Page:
clock menu more-arrow no yes mobile

Filed under:

Sunday NFL Thoughts: Raiders 2010 Draft Report on TE Rob Gronkowski, Dolphins Getting Older, Tainted Meat

We also come up with a divisional realignment that makes sense.

1. Redditor user Mattyuh had a successful shopping trip at a yard sale where he collected a few great binders from a former Raiders staff member. One of the binders covered the 2010 NFL Draft and we get a nice look at a Rob Gronkowski scouting report, as well as positional rankings for a few other draftees.

The Raiders were under the impression that the Patriots had their biggest needs at linebacker, running back, wide receiver, cornerback, and safety- which is all the more reason for head coach Bill Belichick to add cheap veterans in free agency so teams can't peg the Patriots need prior to the draft.

New England ended up with a tremendous draft haul of Devin McCourty, Rob Gronkowski, Jermaine Cunningham, Brandon Spikes, Taylor Price, and Aaron Hernandez. The Patriots also added Zac Robinson in the 7th round- and the Raiders had a 7th round grade on Robinson, as the 8th best quarterback in the draft.

Gronkowski was the Raiders top tight end in the draft, earning the grade of "Pro Bowl Player" and "Potential All Pro". He was lauded for his "good physical build" and the fact he "does not go down easy after the catch." The Raiders called him the "best all around player in the draft." They also said that he was an "average route runner" with "average hands."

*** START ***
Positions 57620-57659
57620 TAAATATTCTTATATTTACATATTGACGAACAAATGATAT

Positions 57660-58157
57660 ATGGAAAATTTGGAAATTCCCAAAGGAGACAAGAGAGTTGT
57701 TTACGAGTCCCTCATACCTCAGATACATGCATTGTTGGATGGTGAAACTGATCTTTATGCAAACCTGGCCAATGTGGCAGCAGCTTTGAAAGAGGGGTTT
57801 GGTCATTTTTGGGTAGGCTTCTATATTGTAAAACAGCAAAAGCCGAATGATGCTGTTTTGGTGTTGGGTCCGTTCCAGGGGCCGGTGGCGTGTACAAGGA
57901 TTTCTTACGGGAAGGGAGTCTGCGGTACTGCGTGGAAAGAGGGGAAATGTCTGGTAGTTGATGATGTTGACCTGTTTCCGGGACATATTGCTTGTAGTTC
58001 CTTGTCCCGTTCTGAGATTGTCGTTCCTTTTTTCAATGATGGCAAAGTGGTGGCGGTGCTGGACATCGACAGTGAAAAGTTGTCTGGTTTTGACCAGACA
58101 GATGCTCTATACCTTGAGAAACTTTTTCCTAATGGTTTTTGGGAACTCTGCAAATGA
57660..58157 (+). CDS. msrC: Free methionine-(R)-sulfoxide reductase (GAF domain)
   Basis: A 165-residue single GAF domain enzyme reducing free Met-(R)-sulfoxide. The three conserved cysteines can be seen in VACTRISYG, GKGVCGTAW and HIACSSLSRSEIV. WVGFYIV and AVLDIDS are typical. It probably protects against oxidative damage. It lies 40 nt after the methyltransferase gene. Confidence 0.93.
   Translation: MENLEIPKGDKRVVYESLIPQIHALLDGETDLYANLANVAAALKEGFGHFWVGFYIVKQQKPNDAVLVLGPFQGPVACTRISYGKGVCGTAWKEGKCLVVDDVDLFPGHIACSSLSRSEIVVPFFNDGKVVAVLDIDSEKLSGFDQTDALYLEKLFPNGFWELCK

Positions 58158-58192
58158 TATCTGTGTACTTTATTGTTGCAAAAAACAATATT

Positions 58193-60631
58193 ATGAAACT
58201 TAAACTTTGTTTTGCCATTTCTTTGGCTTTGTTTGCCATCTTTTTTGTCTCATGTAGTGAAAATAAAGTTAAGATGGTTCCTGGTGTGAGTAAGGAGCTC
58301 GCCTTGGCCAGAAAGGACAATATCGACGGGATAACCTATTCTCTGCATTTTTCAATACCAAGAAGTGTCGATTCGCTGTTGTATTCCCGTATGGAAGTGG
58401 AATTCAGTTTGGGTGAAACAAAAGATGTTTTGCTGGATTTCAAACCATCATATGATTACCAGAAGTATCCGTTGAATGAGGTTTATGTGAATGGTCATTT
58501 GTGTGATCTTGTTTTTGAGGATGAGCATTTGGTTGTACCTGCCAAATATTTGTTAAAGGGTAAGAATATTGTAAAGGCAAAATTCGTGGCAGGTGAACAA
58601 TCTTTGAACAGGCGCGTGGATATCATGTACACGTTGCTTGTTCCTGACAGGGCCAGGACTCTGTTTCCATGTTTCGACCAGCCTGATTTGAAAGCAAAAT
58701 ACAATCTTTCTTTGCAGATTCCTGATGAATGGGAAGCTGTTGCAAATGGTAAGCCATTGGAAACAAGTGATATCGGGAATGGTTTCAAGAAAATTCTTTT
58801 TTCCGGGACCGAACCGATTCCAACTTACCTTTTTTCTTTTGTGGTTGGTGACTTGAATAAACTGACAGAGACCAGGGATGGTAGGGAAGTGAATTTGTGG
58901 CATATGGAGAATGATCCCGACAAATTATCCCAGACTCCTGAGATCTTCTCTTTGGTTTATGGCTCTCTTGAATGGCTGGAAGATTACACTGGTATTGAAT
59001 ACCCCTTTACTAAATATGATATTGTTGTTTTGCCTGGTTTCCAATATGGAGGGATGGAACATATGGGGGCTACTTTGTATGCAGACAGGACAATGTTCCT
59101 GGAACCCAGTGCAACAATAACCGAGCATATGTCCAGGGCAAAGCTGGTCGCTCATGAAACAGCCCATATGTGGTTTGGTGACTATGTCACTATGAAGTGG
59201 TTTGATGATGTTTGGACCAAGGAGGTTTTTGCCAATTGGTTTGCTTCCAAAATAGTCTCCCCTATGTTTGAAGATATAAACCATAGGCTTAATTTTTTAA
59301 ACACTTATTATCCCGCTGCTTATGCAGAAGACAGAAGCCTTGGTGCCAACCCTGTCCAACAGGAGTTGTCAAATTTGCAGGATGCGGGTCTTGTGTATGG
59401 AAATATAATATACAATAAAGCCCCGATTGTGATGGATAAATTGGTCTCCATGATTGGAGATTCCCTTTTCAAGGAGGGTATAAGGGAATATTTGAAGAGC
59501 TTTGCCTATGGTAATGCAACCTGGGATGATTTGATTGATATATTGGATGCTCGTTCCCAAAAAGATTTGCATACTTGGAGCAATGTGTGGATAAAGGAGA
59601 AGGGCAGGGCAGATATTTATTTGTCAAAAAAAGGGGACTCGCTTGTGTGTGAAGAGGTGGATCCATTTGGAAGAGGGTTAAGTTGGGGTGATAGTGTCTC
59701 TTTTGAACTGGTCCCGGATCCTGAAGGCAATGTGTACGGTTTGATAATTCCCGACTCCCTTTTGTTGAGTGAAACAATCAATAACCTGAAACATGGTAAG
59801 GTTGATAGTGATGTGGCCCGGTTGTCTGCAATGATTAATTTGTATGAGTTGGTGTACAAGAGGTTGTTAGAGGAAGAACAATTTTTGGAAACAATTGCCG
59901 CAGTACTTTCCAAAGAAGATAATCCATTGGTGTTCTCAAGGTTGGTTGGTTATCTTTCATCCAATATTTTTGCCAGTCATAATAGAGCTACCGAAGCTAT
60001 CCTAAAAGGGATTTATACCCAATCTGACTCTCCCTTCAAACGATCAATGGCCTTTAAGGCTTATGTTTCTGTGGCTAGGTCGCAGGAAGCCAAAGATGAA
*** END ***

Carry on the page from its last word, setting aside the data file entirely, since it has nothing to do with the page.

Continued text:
It should also be noted that the Patriots traded up with the Raiders to take Gronkowski in the second round.

Aaron Hernandez received a 2-3 round grade, while there's a host of other Patriots tight ends. Dorin Dickerson earned a 3-4 round grade, Michael Hoomanawanui earned a 5th round grade, Clay Harbor earned a 6-7 round grade, and Steve Maneri was considered a free agent.

It's good to note that the Raiders also gave 3rd round bust Taylor Price a 3rd round grade, one rank behind Brandon LaFell.

2. The Miami Dolphins have signed defensive end Cameron Wake to a one-year extension, keeping him around through the 2017 season. Wake picked up a nice $10 million signing bonus, which is fantastic for a 34-year-old coming off a torn Achilles.

The Dolphins also signed 31-year-old Mario Williams to a 2-year contract this offseason, giving the Dolphins one of the oldest pass rushing duos in the entire league. Miami also added former Jaguars defensive end Andre Branch on a 1-year deal.

The Patriots should be the last time to laugh at the age of another team's pass rushers, with the 32-year-old Rob Ninkovich and the 31-year-old Chris Long, but there's a key difference. The trio of Ninkovich, Long, and Jabaal Sheard combine for roughly a $13.9 million cap hit. Prior to the extension for the still-recovering Wake, the Miami duo combined for roughly a $16.3 million cap hit.

Significant edge to the Patriots.

3. Turns out that players need to be careful about what they eat while on vacation in Mexico and China- the meat could be tainted with a substance called clenbuterol, which could lead to a positive drug test result and a possible suspension. That's wacky.